An act of kindness can transform someone else’s life. Becoming an egg donor means you are giving another person the opportunity to realize their dream of building (and raising) a family.
Receiving an egg donation can be the long-sought answer for women who have already tried other infertility procedures or for women who were born without ovaries, whose ovaries have been removed, or whose ovaries may have been damaged by radiation or chemotherapy after cancer treatment. Egg donation can also help same-sex male couples have a baby.
At the Yale Fertility Center, doctors recruit donors from the community. Donations can also be made by friends or relatives. All donors are carefully screened, and the identities of donors who wish to remain anonymous will not be released.
Dorothy Greenfeld, MSW, a Yale Fertility Center counselor, works closely with women who have donated their eggs. “Many women like the idea of helping others,” she says. “Often, they know someone who is infertile. They acknowledge the money is helpful [egg donors are compensated], but they aren’t doing this to make a living.”
How do you become an egg donor?
If you’re a woman between the ages of 21 and 30, who is interested in egg donation, you should first fill out an online questionnaire. “We conduct a comprehensive health history of the donor candidate, asking additional health history questions about her parents, siblings, maternal and paternal grandparents, and aunts and uncles,” Greenfeld says.
You will then be asked into the office where you will undergo a thorough physical examination, which includes screenings for genetic and infectious diseases, by a dedicated fertility specialist.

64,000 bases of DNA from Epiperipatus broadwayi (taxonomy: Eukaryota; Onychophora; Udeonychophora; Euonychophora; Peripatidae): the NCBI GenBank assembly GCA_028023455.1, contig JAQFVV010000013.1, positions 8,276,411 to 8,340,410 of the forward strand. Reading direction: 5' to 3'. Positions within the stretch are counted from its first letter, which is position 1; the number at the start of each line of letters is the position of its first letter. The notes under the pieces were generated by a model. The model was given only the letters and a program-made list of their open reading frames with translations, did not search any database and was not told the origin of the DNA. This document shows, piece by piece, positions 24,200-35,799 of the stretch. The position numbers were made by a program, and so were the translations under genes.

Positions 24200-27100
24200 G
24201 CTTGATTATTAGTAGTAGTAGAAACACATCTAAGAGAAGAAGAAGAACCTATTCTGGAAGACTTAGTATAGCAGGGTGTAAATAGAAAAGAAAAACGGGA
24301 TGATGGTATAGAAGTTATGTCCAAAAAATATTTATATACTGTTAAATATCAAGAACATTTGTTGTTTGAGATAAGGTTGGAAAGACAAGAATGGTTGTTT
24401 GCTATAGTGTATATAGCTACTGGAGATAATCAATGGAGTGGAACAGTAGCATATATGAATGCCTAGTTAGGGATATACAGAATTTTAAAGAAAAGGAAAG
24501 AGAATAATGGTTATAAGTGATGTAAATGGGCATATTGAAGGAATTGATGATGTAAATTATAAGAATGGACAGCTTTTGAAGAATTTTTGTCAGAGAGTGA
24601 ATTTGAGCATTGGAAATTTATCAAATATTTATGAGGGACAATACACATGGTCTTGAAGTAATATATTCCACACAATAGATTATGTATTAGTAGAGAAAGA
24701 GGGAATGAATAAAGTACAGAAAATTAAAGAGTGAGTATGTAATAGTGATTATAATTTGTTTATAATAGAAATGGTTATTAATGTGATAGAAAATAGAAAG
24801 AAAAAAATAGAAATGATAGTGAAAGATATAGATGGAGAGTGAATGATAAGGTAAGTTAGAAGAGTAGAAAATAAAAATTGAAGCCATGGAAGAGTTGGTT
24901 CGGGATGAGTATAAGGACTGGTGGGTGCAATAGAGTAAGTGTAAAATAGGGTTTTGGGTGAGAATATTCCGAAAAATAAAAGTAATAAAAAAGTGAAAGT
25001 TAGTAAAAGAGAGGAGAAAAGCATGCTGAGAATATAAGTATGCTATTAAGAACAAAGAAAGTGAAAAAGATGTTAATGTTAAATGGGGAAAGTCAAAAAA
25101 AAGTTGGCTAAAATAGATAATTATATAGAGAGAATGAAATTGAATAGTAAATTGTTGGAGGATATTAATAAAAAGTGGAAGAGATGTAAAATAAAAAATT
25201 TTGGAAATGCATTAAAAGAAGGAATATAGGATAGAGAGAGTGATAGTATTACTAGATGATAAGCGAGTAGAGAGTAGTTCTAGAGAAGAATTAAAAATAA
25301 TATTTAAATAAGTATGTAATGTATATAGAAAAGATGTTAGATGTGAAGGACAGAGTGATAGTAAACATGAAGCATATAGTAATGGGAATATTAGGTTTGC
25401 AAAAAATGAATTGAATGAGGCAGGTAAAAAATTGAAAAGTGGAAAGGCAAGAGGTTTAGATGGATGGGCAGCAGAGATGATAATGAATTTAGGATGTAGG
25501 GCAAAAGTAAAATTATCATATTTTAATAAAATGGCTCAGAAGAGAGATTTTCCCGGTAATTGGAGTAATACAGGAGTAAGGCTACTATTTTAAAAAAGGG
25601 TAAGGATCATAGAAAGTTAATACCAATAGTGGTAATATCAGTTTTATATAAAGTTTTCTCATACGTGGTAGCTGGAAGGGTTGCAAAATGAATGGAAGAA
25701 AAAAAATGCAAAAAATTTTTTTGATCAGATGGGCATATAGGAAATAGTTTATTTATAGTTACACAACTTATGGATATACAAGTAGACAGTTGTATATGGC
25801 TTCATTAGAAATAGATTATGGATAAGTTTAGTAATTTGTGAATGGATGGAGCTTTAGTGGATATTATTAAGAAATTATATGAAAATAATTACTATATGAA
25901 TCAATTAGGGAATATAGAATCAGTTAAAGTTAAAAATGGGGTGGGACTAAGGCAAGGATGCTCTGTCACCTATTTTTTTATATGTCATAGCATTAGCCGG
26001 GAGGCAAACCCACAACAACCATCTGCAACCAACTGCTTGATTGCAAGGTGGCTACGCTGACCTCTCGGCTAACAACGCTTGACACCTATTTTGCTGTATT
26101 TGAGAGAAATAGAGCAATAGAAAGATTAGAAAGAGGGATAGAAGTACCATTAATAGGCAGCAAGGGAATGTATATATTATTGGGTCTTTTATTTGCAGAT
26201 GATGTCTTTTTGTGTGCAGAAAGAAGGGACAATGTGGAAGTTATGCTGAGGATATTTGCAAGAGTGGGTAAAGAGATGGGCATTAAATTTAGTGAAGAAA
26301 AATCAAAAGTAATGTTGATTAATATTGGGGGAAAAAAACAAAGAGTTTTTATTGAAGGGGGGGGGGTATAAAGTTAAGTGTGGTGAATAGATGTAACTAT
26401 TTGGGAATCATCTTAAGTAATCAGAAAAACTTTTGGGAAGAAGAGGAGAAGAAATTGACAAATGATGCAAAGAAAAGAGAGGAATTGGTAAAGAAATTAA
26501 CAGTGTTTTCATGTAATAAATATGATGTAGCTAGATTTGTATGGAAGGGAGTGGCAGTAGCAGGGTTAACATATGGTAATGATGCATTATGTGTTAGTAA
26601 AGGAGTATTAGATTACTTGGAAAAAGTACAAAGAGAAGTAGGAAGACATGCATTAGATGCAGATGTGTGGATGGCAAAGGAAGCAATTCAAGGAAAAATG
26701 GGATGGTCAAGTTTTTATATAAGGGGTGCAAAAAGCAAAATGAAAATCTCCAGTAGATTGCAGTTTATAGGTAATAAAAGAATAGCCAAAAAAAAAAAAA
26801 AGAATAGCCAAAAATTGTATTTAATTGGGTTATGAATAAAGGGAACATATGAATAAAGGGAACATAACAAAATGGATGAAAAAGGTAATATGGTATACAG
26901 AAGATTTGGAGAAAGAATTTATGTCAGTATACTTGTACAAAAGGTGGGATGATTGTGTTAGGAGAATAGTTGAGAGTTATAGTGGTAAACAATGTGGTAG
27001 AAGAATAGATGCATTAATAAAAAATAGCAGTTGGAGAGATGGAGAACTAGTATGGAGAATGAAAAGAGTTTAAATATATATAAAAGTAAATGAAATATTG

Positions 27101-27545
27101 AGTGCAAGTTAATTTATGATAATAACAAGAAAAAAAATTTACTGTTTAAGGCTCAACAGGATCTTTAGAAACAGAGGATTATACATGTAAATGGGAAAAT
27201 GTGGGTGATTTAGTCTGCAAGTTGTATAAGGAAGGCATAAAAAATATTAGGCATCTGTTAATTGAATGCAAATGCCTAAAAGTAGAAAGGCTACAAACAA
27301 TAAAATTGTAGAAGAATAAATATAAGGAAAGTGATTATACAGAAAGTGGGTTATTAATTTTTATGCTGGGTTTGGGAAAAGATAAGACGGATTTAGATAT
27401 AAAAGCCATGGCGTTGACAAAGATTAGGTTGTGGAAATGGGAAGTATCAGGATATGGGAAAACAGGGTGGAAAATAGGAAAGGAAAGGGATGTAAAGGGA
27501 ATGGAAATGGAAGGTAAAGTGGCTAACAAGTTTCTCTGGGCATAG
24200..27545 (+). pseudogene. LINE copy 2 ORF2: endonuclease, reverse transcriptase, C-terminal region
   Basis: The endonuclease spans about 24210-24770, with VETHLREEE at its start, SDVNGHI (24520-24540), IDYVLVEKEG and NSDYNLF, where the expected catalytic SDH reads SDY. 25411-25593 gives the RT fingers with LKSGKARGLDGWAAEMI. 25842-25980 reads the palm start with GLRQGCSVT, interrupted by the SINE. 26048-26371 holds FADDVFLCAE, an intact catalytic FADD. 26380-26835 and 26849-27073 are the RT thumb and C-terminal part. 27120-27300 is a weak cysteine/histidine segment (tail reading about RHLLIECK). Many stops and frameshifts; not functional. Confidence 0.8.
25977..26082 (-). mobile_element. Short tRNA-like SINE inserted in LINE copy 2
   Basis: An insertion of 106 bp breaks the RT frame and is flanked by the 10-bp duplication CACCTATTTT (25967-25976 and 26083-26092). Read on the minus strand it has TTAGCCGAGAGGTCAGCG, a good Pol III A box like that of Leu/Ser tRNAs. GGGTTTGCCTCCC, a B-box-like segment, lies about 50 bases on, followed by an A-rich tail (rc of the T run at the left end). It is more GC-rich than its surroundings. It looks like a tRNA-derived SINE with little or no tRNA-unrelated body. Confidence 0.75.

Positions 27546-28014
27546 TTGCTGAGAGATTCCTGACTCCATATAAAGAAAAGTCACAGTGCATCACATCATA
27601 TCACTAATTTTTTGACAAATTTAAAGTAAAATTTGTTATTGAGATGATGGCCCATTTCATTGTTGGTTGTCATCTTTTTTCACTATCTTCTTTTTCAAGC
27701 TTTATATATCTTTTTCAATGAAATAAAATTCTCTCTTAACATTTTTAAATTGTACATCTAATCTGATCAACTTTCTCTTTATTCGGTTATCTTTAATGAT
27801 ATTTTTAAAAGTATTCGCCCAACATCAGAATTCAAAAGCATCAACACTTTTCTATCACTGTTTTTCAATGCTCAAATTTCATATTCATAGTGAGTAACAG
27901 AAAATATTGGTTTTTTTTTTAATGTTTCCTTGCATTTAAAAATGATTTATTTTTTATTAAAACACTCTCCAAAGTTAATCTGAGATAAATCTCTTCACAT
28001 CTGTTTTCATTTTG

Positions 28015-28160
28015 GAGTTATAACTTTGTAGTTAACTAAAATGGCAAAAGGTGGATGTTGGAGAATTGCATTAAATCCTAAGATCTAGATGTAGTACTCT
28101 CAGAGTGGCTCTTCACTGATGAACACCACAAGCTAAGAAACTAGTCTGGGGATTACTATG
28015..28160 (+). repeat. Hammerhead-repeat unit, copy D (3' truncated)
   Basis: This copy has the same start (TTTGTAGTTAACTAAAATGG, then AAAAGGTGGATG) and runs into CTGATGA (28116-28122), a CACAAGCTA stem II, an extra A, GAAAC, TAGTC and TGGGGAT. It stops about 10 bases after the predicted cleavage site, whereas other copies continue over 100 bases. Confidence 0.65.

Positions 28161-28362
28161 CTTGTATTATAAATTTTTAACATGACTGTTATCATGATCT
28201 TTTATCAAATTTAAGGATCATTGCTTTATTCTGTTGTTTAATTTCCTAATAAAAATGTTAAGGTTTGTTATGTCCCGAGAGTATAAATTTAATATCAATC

Finally, you’ll meet with Greenfeld for a psychological assessment and to discuss any questions or concerns.
How does egg donation work?
Once you have been accepted as an egg donor, and are matched with a recipient, doctors will prescribe a series of injectable fertility medications that will stimulate your ovaries to produce many eggs at one time rather than one, as happens during a normal menstrual cycle.
While using the medications, you (and your eggs) will be monitored via blood tests and ultrasounds. When your eggs have developed to the appropriate size, which is after approximately 10 to 12 days, explains Emre Seli, MD, a reproductive endocrinologist and infertility specialist, the doctor will remove them with a needle and ultrasound probe. (This is a minor procedure performed in the office. After about an hour in the recovery room, you can go home.) Once this procedure is complete, your role will be fulfilled. All retrieved eggs will then belong only to the recipient.
What stands out about Yale Medicine’s approach to egg donation?
Yale Fertility Center’s Third Party Reproductive Program has achieved successful results for couples from around the country for decades. Many discoveries in reproductive sciences occurred here and our physician-scientists are among the most well-known and funded in the United States.